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The Year of the Pakistan Military

The Pakistani military is the star of 2019. For the first time in a decade, it has a government in Islamabad that will not allow foreign political engineering that destabilized the country after 2008. The military has defeated religious and separatist insurgencies on the western borders, busted foreign terror and spy networks, and is working again with Washington on a win-win in Afghanistan.
That’s not all. Kashmir is draining India’s energies again, there is a renewed global interest in that conflict, and India no longer appears as invincible now with worsening social and religious fault lines and trade disagreements with the United States and Europe.
Things are so good it is hard to imagine this is the same military that faced popularity issues during Musharraf government, suffered a dangerous rupture in ties with America, and grappled with India increasing its clout in the region and internationally.
Today, a retired general from the Pakistani military is engaging the militaries of 41 nations in creating a regional security umbrella. The Army chief openly attends a Christmas event at a church, China pumps billions into a regional connectivity project centered on Pakistan, and allies like Turkey, Saudi Arabia, United Arab Emirates, Azerbaijan, and Malaysia, among others, want to help Islamabad overcome economic troubles.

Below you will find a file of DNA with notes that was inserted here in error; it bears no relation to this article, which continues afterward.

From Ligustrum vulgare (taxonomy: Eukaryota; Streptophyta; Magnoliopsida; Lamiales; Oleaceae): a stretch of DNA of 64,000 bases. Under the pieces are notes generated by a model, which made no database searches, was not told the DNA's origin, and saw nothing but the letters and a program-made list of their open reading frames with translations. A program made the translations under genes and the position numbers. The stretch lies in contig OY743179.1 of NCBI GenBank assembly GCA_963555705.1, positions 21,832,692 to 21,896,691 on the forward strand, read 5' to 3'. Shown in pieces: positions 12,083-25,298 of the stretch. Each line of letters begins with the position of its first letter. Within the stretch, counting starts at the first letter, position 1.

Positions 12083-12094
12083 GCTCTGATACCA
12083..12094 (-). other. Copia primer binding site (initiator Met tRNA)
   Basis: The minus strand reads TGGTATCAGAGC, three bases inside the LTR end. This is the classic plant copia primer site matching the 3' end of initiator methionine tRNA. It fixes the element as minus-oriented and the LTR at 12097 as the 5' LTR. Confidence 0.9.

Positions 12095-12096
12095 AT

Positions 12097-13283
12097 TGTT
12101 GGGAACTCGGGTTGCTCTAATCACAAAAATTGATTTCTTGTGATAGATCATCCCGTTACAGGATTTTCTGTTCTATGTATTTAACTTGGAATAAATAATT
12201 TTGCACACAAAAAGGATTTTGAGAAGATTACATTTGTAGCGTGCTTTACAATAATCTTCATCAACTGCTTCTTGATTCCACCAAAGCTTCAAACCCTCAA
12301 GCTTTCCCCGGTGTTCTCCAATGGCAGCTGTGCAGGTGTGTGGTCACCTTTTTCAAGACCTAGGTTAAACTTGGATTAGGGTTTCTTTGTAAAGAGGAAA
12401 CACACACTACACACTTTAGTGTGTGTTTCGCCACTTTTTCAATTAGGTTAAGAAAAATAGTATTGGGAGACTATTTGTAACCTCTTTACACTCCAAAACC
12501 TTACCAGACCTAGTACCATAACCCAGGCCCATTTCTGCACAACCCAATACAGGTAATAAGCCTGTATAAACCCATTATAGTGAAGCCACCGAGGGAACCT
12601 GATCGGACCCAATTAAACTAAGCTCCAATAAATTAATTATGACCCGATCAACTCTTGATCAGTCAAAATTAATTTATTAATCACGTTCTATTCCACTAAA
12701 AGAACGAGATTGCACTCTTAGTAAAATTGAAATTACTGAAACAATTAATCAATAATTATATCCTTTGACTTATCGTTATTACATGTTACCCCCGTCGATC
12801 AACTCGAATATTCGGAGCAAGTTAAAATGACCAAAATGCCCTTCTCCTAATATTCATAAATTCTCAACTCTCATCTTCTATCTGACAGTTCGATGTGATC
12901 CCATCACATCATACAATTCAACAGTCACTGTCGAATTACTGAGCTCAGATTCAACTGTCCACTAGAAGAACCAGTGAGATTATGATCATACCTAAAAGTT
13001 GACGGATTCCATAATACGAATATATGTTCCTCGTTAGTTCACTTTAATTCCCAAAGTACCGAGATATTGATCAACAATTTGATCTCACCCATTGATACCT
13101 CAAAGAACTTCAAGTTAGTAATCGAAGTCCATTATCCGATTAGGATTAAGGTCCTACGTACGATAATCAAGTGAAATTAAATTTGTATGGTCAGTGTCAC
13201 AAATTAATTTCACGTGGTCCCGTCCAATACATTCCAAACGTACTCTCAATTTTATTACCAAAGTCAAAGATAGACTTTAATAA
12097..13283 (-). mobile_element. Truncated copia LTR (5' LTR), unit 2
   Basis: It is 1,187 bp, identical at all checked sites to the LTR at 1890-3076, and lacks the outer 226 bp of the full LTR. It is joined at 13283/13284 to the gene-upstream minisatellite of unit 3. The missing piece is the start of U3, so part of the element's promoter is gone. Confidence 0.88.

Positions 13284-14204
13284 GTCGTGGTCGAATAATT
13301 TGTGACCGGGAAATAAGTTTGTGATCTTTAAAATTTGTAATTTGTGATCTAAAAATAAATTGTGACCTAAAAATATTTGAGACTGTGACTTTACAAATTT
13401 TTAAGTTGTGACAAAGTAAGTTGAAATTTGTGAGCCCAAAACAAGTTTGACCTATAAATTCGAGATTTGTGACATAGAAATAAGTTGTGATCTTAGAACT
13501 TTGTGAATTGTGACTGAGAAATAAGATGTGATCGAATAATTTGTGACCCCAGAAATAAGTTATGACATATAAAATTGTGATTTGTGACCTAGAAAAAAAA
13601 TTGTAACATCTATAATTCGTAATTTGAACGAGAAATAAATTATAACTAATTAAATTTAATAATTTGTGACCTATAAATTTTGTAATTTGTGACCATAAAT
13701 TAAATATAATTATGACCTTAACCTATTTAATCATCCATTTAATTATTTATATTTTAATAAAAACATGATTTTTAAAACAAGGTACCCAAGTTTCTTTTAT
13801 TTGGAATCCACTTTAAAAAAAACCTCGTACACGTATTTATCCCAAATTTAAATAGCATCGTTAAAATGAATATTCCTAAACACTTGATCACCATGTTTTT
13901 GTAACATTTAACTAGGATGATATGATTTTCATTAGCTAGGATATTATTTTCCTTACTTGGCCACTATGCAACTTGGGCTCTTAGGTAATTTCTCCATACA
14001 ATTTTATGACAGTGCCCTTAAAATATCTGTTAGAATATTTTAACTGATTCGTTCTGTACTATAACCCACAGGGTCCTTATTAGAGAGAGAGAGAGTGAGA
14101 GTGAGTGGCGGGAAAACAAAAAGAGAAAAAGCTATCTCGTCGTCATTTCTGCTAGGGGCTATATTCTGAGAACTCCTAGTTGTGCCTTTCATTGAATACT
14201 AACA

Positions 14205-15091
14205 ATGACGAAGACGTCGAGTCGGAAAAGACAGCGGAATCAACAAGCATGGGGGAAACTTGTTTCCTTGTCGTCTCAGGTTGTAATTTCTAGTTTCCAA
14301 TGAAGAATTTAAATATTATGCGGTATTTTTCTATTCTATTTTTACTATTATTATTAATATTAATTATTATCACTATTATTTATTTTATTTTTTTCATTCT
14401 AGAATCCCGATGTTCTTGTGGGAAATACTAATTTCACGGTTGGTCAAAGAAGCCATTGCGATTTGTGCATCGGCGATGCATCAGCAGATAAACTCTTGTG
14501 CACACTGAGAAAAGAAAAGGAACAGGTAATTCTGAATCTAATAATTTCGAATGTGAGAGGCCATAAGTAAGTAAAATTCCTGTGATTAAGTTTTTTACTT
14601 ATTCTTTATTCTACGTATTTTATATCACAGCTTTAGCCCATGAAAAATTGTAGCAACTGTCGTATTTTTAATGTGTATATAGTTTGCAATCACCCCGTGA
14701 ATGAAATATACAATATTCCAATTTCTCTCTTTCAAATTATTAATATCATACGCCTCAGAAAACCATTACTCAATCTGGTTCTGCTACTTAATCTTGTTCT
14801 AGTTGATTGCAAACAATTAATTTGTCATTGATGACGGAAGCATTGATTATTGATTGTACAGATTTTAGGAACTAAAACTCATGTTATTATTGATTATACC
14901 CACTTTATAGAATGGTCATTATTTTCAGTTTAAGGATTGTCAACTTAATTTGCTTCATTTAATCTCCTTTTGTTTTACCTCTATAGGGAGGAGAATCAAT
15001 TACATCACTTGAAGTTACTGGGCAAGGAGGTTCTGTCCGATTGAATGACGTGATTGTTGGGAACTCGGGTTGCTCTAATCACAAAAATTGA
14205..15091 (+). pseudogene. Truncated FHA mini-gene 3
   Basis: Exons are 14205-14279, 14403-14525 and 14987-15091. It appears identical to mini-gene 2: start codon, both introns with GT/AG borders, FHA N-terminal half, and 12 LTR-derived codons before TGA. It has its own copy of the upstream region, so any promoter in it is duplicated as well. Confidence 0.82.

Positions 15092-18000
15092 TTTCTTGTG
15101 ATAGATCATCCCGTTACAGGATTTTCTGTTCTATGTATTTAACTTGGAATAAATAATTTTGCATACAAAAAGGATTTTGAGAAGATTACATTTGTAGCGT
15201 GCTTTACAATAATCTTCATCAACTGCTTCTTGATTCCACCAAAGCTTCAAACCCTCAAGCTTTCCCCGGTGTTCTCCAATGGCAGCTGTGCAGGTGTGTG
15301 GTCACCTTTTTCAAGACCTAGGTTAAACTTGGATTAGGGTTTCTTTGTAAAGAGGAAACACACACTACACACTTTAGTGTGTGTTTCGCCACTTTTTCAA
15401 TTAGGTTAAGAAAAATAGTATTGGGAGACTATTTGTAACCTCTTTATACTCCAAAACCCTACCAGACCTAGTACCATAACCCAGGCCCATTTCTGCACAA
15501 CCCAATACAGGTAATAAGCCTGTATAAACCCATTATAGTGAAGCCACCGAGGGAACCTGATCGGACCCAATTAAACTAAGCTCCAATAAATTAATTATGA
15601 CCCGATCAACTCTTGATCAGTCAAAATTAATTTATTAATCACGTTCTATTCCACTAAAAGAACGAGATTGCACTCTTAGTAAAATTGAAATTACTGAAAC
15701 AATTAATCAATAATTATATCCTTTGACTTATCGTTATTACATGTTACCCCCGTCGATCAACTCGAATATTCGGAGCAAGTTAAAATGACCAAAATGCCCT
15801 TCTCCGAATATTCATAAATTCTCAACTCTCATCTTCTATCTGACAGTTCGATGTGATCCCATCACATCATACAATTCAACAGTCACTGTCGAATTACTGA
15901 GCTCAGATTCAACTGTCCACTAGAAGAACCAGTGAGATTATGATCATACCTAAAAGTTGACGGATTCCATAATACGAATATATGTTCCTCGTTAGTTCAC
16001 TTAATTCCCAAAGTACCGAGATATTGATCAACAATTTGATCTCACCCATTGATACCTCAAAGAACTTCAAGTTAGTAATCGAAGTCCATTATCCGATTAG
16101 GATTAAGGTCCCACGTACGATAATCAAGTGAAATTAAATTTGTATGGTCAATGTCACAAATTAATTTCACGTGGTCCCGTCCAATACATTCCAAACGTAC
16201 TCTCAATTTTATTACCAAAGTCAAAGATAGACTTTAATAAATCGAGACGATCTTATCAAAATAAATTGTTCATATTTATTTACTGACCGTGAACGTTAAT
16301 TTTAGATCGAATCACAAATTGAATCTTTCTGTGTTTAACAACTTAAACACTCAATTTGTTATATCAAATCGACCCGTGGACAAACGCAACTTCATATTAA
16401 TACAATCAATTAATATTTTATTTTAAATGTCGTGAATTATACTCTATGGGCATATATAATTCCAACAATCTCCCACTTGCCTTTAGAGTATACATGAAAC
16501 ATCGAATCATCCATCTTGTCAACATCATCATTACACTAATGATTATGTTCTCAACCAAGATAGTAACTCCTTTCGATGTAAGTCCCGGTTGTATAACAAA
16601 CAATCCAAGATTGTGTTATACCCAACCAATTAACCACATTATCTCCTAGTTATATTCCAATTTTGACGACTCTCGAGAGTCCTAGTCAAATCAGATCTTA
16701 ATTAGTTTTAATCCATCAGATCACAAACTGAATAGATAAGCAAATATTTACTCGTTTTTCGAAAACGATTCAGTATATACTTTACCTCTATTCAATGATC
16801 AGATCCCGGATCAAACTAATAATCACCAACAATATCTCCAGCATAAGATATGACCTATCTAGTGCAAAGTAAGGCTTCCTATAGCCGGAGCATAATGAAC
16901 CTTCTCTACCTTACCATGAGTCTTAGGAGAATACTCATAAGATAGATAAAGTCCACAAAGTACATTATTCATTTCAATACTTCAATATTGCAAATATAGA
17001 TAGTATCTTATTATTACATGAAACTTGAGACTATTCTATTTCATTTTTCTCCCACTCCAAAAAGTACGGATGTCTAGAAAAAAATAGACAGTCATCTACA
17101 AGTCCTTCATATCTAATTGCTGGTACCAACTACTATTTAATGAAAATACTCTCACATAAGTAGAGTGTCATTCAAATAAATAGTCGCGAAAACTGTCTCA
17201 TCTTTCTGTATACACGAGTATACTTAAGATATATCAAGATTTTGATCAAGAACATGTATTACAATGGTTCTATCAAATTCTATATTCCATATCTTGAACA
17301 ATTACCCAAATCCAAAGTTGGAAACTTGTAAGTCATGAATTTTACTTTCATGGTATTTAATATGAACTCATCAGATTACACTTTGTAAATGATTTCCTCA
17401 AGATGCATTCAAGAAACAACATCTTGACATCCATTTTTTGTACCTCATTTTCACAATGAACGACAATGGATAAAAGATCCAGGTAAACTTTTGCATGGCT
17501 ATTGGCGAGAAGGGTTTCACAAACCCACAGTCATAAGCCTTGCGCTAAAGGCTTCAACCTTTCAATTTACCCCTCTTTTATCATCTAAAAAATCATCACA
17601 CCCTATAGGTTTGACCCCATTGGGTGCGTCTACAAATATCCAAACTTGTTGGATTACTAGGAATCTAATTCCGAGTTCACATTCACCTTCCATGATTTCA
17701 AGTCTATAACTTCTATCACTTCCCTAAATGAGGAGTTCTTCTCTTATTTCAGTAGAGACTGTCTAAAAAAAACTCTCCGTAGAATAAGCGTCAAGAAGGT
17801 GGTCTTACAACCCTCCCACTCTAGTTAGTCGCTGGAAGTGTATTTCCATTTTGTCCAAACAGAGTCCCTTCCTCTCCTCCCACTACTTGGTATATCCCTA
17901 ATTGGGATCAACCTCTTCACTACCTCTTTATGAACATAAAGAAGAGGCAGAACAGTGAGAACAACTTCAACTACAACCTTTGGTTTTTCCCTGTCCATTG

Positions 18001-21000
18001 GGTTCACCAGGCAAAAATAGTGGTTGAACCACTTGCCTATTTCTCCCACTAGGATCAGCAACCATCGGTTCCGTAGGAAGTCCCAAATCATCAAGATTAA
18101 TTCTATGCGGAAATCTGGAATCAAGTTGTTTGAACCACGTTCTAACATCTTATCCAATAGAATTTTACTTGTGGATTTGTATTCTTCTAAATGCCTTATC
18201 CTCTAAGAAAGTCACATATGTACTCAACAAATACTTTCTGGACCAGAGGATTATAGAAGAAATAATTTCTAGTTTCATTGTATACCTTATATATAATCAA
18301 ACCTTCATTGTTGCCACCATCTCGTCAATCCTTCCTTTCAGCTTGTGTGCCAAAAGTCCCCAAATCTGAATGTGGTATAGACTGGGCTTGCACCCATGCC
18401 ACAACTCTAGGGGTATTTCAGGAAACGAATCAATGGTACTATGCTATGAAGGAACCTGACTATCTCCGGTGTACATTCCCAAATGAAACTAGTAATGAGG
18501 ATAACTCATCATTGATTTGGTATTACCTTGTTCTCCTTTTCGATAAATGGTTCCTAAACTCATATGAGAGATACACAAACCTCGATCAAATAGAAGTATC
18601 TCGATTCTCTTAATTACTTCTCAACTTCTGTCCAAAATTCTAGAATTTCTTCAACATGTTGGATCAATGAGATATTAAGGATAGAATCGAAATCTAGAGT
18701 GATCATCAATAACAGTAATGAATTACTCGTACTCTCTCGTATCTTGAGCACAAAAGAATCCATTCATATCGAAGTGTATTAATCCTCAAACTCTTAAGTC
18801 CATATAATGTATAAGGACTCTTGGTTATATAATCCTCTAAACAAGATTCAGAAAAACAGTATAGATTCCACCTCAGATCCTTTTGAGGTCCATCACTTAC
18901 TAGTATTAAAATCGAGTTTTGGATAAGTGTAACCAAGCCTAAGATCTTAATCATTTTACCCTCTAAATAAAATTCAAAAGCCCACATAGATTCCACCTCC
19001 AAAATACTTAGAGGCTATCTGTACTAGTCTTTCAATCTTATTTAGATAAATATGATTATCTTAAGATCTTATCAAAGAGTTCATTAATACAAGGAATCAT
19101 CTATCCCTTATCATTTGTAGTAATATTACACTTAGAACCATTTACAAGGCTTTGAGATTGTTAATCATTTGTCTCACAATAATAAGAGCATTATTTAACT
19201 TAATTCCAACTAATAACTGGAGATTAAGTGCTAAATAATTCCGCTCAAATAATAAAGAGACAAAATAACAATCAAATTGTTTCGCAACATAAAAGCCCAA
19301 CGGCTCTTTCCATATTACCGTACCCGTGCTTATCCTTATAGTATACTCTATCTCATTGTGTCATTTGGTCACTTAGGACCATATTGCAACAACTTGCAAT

Charter of Democracy, signed in London was a pact that solemnized epic corruption in Pakistan; legalized 40 years of massive mismanagement, graft, incompetence, benefiting families in PMLN and PPP.
The massive, epic corruption of 2008-2018 is bigger, more sophisticated than anything even by our standards. And yes specific politicians are involved in this breathtaking tale.
You can’t defend it by referring to DHA lands.
But yes, let’s investigate everything. Bring it all. But using DHA/Ayub/etc as an excuse to delay action now is not acceptable. Has to start somewhere.
Remember: When you act against political corruption, you preempt corruption in civil & military bureaucracies, which otherwise thrives.
Pakistani military has understood that political corruption can lead to military corruption and decay. Military has learned from Musharraf years. The State, by acting against political corruption, is saving our civilian and military bureaucracies too. Let’s pray the State succeeds.
An excellent key point against the 18th Amendment is that it devolves power to the provinces, but the provinces refuse to devolve power to ordinary Pakistani citizens. This happens because the political parties refuse to share power at local govt level with ordinary Pakistanis and want to concentrate power in the hands of the rich and powerful.
The spirit of the Constitution of Pakistan rests on two key principles: strengthening the State and serving the people. The 18th Amendment fails in both because political parties in the provinces won’t devolve power. Hence, the state is being weakened and citizens are not getting their rights in services.
In the current circumstances, the 18th Amendment becomes a problem, not a solution.

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